Daniel A. Yelovich Simplifies the Home Buying Process

When an individual, family, or group looks to acquire a mortgage, a bank will primarily explore income, credit, and down payment.

"If you're strong in all three areas, it's likely that a bank will grant a mortgage without difficulty and within a short space of time," explains Daniel A. Yelovich, a licensed mortgage loan officer and father of two from Glen Ellyn, Illinois.

Yelovich believes that paying rent is merely paying someone else's mortgage. "This," he says, "is a tremendous financial benefit to whoever owns the property which is being rented, yet there's little or no advantage to the renter."

Yelovich is keen to stress that, contrary to popular belief, buying a home is often quite straightforward.

"Banks want to give you a mortgage!" exclaims the industry expert. "They just need to prove your ability to repay, and confirm that there's a high likelihood that you'll pay back what you owe."

Yelovich explains that to show an ability to repay, the starting point is income. Once this has been established, banks will carry out a series of credit checks and examinations. "Banks want to see credit scores of 640 and above," he suggests, further adding that scores over 740 are preferable.

Where credit poses a problem, Yelovich points out that a wealth of valuable information exists online about how best to improve the situation.

Further to income and credit, third on the mortgage loan officer's list of points to address is down payment. "The greater the down payment, the more the borrower shows an ability to save and demonstrate the commitment of their own funds to the transaction," Yelovich explains.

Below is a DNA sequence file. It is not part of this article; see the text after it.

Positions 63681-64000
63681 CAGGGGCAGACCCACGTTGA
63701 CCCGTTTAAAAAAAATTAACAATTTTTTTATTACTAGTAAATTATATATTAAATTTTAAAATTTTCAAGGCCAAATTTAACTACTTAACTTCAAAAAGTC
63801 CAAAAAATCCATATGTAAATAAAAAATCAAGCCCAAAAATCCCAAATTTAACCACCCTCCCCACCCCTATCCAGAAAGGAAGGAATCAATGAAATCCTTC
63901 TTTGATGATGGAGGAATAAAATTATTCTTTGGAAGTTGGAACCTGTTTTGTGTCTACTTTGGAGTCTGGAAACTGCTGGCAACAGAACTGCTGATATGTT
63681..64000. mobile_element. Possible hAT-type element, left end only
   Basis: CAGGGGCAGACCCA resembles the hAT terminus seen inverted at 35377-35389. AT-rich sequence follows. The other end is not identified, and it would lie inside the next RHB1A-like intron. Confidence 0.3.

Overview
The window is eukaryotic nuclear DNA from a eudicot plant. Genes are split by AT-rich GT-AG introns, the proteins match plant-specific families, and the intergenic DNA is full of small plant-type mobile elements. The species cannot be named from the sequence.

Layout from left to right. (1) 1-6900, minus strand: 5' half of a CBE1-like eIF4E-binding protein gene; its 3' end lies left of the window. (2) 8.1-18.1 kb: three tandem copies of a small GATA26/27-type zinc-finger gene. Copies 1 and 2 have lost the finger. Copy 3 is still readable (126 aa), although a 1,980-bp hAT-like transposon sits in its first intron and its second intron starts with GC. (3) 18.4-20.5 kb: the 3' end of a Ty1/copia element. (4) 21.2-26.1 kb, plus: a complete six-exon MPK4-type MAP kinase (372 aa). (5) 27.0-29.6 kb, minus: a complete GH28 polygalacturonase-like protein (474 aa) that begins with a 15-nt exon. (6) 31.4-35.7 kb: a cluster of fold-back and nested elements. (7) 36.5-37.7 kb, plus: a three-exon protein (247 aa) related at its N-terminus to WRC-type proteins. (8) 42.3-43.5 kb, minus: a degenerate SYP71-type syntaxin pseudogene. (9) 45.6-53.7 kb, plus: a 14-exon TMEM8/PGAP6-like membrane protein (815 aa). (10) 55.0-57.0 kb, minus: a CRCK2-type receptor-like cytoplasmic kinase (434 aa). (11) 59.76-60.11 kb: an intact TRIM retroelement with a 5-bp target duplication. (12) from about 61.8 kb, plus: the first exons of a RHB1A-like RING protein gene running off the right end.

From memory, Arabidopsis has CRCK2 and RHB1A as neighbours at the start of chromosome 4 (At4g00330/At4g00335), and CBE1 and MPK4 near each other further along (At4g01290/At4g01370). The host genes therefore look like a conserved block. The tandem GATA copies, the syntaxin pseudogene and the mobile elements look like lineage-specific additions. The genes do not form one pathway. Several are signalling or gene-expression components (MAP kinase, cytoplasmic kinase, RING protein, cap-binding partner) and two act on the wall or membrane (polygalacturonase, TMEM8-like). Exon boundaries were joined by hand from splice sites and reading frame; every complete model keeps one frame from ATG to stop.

Broadly speaking, from a lender's perspective, the more an individual or group has invested in a property, the less likely they are to walk away from it if their circumstances become tough financially.

So how much is required for a down payment? "Banks love it when there's 20% or more of the purchase price," Yelovich reveals.

"With that said, there are special programs which allow for much lower down payments," he adds. "In particular, if you're a military veteran, there are loans available for 0% down, while some first-time homebuyer programs require just 3% upfront."

"Quit paying someone else's mortgage," suggests Yelovich, wrapping up. "Instead, call a mortgage loan professional today to explore your particular situation in more detail."

A licensed mortgage loan officer for over 20 years, Daniel A. Yelovich currently resides in Glen Ellyn, Illinois with his wife, Janet, and two children, Rebecca and Adam.

To connect with Daniel Yelovich, you can connect with him on Linkedin.

Media Contact:
Web Presence, LLC
Eric Blankenship

Source: Web Presence, LLC